Family Types – How they are classified and characteristics of each

We explain what the different types of families are, the characteristics of each one and how they have changed over time.

Types of family
The family provides the young individual with a material, social and affective starting point.

What are the types of family?

A family is called group of individuals linked to each other by consanguineous, or legal connections OR couple ties, who decide to live together and establish formal and long-lasting kinship ties.

Family plays a vital role in understanding human society, fulfilling the basic functions in providing the young individuals a starting point, whether material, social and affective. A family is supposed to cover kids’ minimum material and emotional needs, teaching them to socialize with others by taking them inside and outside his family nucleus.

The family is the basis of society, since it is the minimum unit of social organization, the basic group in which human beings organize ourselves. Therefore it is of utmost importance for sociology and anthropological studies.

The latter have shown over time that the category of “family”, that is, what is traditionally understood by family is not something natural or universal, but it is also subject to historical, cultural and even ideological conditions.

For this reason, the concept of family has in recent times been subject to revision and expansion, to build one that reflects the family diversity that exists in reality, that is, that reflects the many and varied ways of forming a family in the present of the XXI century. This is what we understand as types of families.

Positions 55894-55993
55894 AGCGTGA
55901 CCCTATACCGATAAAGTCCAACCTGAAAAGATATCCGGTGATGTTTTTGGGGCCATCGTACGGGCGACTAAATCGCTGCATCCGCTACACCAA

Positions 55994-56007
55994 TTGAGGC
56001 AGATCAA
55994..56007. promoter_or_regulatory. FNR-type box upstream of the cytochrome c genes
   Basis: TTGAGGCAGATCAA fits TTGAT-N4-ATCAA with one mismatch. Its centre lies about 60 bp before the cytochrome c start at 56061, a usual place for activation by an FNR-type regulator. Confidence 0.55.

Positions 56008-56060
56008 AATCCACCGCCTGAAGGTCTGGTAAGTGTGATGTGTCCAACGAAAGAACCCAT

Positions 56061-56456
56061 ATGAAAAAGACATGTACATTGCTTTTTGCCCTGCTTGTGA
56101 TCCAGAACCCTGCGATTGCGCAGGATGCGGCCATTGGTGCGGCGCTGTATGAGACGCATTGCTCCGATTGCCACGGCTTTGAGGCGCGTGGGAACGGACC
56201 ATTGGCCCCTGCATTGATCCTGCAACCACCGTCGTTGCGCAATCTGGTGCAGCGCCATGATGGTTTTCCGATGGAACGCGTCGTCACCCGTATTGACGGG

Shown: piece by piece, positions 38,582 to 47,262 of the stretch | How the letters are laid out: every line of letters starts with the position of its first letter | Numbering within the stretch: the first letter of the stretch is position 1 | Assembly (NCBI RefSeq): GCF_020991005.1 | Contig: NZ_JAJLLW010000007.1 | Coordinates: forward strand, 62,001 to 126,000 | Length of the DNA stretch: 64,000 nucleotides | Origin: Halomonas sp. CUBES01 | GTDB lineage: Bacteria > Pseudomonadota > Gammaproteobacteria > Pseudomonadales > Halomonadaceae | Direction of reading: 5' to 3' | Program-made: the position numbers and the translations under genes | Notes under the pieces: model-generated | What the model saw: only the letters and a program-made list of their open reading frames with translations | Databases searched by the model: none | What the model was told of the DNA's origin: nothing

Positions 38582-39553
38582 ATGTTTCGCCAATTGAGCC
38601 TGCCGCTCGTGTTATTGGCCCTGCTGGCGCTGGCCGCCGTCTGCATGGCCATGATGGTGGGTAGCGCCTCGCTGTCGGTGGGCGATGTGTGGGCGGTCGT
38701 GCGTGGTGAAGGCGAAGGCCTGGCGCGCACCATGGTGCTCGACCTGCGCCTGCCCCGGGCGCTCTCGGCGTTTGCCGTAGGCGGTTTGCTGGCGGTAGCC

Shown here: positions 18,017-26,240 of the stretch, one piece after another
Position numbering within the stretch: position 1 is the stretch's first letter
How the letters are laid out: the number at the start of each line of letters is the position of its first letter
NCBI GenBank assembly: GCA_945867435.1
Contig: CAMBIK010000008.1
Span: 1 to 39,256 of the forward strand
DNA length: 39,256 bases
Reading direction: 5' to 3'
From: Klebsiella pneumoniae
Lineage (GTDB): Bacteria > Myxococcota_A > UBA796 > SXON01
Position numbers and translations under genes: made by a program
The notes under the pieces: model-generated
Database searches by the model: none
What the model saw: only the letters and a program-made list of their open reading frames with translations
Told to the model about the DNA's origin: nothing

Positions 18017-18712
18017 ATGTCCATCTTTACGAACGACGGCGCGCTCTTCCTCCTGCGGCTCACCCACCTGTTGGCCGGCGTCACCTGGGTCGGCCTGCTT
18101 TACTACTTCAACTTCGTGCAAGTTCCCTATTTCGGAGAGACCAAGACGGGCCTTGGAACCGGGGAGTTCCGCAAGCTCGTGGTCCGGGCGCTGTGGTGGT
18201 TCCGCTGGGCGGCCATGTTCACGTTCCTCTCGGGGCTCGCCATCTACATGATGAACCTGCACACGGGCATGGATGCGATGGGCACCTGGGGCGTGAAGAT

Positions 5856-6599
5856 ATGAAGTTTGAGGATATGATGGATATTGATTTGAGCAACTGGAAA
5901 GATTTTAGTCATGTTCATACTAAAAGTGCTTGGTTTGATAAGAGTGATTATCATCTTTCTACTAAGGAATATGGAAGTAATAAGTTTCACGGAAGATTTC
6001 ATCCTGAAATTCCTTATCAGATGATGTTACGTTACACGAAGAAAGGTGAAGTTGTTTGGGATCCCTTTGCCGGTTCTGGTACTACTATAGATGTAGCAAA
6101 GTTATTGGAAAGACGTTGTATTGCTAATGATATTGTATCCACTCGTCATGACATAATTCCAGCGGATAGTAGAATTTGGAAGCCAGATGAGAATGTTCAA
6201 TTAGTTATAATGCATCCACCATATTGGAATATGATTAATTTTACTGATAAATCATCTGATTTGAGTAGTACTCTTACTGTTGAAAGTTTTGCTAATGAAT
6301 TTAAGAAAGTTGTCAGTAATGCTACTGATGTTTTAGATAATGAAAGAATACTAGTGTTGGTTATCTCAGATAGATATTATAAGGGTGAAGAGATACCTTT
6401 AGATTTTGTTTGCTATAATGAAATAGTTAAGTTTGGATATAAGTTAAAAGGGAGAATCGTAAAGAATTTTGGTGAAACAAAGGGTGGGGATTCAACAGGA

Before entering into the classification of families, we must distinguish between two fundamental considerations in this regard, which are not properly types of family, but rather compositional parts of a family.

  • The family nucleus, usually composed of parents and offspring, who live closely together.
  • The extended family, made up of other close relatives, such as uncles, cousins, grandparents, etc., who may or may not live together with the family nucleus.

The “typical” family

The “typical” family or traditional family is known as the family that responds to the most established and traditional parameters of the culture, and that It is made up of a father, a mother and a variable number of children (commonly between one and four). This family model has been considered throughout history as the only true one or at least as the ideal, although in itself it has also varied as times change.

Originally, the woman had to occupy a passive role in front of the authority of the man and had to stay at home to raise the children, while the father went out to work. Today these roles tend to be handled in a much more flexible way, thanks to the various social struggles for female equality and the modernization of family culture during the second half of the 20th century.

The single parent family

As the name implies, it is a family composed of a single parent, either the father or the mother, who lives with their children. This type of family should not be understood as a “broken” family, since there are many reasons why a parent is left alone in charge of the family, and they should not always be traumatic or cause for regrets. In that sense, we can talk about: